6. Apr 14, 2014

### micromass

Staff Emeritus
If a simpler model fits the observations as well or even better, then we should always consider the simpler model.

In the case of heliocentrism, Kepler's laws were simpler and fitted more with observations.

We should keep in mind the goals of science. The goals now are to quantify and make mathematical predictions. If a certain model makes accurate predictions, then it will be accepted. Whether the model is "true" is not a question of science. So the only thing we truly care about is to measure and predict the orbits of the planets. If heliocentrism requires much less computational effort for better observations, then that is the model that will be used.

What happens in the true universe is unkown. Maybe some theory much different than heliocentrism is "really" true. We will never know that. All we care about is mathematical calculations in science. What model is really true is a matter for philosophy.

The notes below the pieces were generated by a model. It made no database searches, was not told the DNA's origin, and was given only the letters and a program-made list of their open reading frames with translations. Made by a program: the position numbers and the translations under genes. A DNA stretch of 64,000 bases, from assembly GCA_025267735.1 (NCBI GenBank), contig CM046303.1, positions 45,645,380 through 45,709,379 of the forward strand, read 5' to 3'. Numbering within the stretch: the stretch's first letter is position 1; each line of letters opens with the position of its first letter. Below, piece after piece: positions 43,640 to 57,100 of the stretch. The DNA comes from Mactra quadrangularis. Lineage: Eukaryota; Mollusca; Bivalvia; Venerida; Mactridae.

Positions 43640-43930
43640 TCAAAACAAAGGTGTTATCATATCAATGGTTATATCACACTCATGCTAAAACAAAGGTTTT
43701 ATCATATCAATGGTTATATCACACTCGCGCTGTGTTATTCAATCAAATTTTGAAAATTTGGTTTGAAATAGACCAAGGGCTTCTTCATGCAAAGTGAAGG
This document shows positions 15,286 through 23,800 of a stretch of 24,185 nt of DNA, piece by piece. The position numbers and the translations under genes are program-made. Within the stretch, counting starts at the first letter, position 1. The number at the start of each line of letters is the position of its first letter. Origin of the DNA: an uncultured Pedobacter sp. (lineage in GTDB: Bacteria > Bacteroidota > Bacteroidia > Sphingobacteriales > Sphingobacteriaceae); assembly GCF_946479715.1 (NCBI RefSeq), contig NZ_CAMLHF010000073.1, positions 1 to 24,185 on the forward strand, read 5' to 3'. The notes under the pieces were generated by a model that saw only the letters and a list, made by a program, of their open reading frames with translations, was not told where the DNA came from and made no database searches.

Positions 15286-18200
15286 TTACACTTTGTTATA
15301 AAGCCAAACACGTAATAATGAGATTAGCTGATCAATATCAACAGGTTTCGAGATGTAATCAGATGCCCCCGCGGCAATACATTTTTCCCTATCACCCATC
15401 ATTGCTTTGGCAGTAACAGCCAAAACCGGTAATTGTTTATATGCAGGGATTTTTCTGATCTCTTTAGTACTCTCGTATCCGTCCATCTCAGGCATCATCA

As a matter of fact, Einstein's theory of relativity implied that heliocentrism too is false. It implied that there is no prefered reference frame to begin with. This theory fits the observations even better than heliocentrism and is so far the best known theory of the universe. Is this the "true" theory? I doubt it.

7. Apr 14, 2014

### maajdl

"Everything Should Be Made as Simple as Possible, But Not Simpler." Said Einstein.

Copernicus was a good example of that.
By removing any useless complication, progress is easier.

Sticking to earth-centrism is always possible.
But the complication it involves blurs the understanding.
Understanding implies simplicity.

8. Apr 14, 2014

### maajdl

Exactly.
A model is true only if it is verified experimentally.
Claiming that "the earth is the center of the universe" cannot be verified experimentally.
This claim has simply no meaning.
Similarly, claiming that the sun is the center of the solar system has no meaning.

What really has meaning is that:
When taking the sun as center of the coordinate system,
the motion of the planet is described by simple trajectories and simple laws.

9. Apr 14, 2014

### Yashbhatt